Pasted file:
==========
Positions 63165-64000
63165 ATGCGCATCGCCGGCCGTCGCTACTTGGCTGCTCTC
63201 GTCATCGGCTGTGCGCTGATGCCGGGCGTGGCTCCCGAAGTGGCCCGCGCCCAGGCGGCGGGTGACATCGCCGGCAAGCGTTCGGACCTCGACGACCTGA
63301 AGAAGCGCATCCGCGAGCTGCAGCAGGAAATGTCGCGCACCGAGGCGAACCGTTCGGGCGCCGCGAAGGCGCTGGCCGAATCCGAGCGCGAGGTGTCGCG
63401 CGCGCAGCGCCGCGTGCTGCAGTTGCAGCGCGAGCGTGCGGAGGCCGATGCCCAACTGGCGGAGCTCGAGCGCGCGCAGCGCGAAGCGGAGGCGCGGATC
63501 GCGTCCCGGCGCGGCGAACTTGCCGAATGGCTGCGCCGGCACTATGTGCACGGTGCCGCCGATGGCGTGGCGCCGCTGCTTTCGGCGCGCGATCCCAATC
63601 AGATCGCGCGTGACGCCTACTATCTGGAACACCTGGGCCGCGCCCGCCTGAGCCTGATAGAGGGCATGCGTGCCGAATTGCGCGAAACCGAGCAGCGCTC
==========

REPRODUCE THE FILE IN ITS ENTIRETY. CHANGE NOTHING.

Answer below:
Positions 63165-64000
63165 ATGCGCATCGCCGGCCGTCGCTACTTGGCTGCTCTC
63201 GTCATCGGCTGTGCGCTGATGCCGGGCGTGGCTCCCGAAGTGGCCCGCGCCCAGGCGGCGGGTGACATCGCCGGCAAGCGTTCGGACCTCGACGACCTGA
63301 AGAAGCGCATCCGCGAGCTGCAGCAGGAAATGTCGCGCACCGAGGCGAACCGTTCGGGCGCCGCGAAGGCGCTGGCCGAATCCGAGCGCGAGGTGTCGCG
63401 CGCGCAGCGCCGCGTGCTGCAGTTGCAGCGCGAGCGTGCGGAGGCCGATGCCCAACTGGCGGAGCTCGAGCGCGCGCAGCGCGAAGCGGAGGCGCGGATC
63501 GCGTCCCGGCGCGGCGAACTTGCCGAATGGCTGCGCCGGCACTATGTGCACGGTGCCGCCGATGGCGTGGCGCCGCTGCTTTCGGCGCGCGATCCCAATC
63601 AGATCGCGCGTGACGCCTACTATCTGGAACACCTGGGCCGCGCCCGCCTGAGCCTGATAGAGGGCATGCGTGCCGAATTGCGCGAAACCGAGCAGCGCTC